News Stories

USACE stands up first National Occupational Health Center in Mobile

USACE, Mobile District
Published April 19, 2024
Man sitting at a table with a man and woman behind him.

Stephen Pierce, U.S. Army Corps of Engineers, National Occupational Health Center Program Manager, seated, Shawn Mallory, NOHC industrial hygienist, and Heather Limerick, NOHC Health Technical Manager, pose for a leadership photo in Pierce’s office at the new NOHC, Mobile, Alabama, April 17, 2024. The new NOHC which started on January 15, will provide occupational and health services to all USACE employees across the nation and will provide assistance and guidance to district nurses and ROHCs throughout USACE

By Chuck Walker

MOBILE, Ala. – It is said that success breeds success. Whatever your business or endeavor, if you create something innovative and set yourself apart from others, the opportunities for further success usually come.

That happened with the U.S. Army Corps of Engineers, Mobile District Regional Occupational Health Center, when it set the standard for occupational health in the South Atlantic Division.

After years of success and setting the standard for Occupational Health in USACE, the Corps decided to take Occupational Health national and assigned Mobile and its team the task of creating the first-ever National Occupational Health Center program, which began on January 15.

“The NOHC is the only one of its kind,” said Stephen Pierce, NOHC Program Manager. “The NOHC stands as a unique entity within USACE. This center will help districts across the enterprise deliver essential occupational health services tailored specifically for the USACE workforce. By consolidating expertise and resources, the NOHC ensures that employees receive comprehensive care and support in matters about their occupational health and well-being.”

The NOHC leadership team consists of Pierce, Heather Limerick, Health Technical Manager, and Shawn Mallory, NOHC lead industrial hygienist. They have been dual-hatted since 2019, creating the NOHC while also maintaining the high standards set by the ROHC.

The transformation from the ROHC to the NOHC began against a backdrop of significant shifts with USACE. With the expiration of enterprise-wide contracting vehicles in 2019, a critical opportunity arose to reassess and enhance the delivery of occupational health services.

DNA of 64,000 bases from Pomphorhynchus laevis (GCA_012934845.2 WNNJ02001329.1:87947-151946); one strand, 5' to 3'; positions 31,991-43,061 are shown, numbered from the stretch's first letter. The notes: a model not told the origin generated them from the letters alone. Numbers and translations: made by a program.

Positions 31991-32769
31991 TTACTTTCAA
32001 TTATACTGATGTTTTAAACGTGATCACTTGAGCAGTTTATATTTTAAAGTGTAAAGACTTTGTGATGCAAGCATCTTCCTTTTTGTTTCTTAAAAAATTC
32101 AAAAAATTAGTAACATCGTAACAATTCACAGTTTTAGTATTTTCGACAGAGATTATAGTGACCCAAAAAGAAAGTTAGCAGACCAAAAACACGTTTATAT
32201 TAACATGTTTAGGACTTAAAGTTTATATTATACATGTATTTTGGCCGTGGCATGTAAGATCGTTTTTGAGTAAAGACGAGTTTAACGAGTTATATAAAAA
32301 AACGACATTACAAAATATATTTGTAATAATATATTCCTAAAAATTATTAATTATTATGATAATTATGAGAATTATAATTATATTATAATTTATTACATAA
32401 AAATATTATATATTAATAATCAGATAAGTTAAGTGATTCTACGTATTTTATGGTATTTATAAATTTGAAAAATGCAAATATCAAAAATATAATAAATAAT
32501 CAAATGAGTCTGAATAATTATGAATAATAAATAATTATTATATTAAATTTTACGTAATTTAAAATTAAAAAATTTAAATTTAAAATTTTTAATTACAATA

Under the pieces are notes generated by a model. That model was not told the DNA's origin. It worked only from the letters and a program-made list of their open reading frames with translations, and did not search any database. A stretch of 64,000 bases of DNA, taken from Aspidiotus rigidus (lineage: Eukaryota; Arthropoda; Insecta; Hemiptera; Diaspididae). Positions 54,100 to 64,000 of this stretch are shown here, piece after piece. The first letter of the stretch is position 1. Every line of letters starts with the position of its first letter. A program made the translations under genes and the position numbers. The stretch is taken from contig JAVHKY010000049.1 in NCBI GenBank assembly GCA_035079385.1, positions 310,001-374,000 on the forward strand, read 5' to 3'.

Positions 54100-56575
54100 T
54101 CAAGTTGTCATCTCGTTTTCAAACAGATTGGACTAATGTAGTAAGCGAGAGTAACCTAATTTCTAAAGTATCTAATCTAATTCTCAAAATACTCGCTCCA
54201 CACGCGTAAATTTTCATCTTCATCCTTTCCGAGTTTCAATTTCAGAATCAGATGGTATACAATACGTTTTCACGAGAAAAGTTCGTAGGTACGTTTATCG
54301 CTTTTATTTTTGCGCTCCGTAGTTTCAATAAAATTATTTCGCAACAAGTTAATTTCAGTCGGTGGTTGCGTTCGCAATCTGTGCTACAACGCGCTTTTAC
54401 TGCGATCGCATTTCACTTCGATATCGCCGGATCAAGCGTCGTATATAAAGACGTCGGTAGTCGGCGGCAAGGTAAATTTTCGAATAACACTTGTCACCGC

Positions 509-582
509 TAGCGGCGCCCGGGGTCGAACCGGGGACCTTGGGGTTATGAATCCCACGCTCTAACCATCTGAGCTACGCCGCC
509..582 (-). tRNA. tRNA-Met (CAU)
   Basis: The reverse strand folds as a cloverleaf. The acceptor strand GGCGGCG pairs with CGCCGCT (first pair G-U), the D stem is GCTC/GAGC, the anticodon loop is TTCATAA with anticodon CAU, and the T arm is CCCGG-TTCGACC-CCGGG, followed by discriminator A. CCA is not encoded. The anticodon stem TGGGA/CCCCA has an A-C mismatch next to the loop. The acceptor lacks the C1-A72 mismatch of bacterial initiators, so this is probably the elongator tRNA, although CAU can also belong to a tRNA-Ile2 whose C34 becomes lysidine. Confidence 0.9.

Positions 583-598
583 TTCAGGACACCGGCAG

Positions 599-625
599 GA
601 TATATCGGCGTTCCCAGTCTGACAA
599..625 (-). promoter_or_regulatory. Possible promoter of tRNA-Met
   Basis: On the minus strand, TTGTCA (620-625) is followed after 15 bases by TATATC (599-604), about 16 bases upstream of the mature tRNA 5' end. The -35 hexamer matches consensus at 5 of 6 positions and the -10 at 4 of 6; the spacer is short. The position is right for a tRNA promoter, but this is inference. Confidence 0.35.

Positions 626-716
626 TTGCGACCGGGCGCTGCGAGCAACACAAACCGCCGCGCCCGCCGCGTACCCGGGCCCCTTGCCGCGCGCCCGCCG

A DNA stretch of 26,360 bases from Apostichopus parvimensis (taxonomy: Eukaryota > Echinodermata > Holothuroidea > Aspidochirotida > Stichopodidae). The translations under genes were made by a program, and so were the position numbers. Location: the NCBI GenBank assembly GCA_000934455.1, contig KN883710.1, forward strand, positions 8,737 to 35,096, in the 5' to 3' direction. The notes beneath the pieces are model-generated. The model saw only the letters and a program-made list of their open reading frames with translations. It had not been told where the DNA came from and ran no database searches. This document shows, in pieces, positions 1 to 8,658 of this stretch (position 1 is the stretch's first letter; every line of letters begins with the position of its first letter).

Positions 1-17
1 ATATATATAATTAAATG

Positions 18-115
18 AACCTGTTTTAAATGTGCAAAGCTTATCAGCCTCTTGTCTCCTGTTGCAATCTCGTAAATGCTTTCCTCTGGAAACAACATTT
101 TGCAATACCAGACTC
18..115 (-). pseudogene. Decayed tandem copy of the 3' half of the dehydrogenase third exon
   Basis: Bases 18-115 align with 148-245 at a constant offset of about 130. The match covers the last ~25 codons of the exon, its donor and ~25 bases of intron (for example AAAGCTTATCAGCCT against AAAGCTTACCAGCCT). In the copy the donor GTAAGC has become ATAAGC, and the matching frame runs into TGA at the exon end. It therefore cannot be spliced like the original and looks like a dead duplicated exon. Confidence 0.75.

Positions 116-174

The ROHC leadership team was then tasked with looking to expand what they were doing regionally with SAD to a national scale.

“The Mobile District and the ROHC have been distinguished as exemplars of excellence,” Pierce said. “The ROHC has been identified as leading the way in delivering occupational health programs. We were chosen to take what we were doing on a regional scale with occupational health and take it national for the entire USACE workforce.”

Limerick said her role has expanded significantly since moving from ROHC to the NOHC. She is tasked with leading a team that is in charge of the national oversight and standardization of occupational health services across USACE. They are also tasked with supporting and guiding occupational health nurses at the District level, providing them with procedural policy guidance, resources, and centrally managed contracts for medical services.

“I am deeply passionate about this role because it allows me to contribute to a vision that extends beyond routine medical checks,” Limerick said. “Together with the NOHC management team and Headquarters Safety and Occupational Health, we are committed to enhancing occupational health delivery.”

While the NOHC is in place, many of the essential services the center will provide to the enterprise will take full effect when the medical services contract is awarded later this year.

Pierce said standing up such an ambitious initiative was only possible with his team's dedication and hard work.

“Throughout the process, Heather and Shawn have exhibited exceptional competence and professionalism,” Pierce said. “Their expertise and insights have been instrumental in shaping the structure and operations of the NOHC. Furthermore, it is worth noting the personal sacrifices that Heather and Shawn have made in their commitment to the NOHC’s success. I am grateful to call them colleagues and blessed to call them friends.”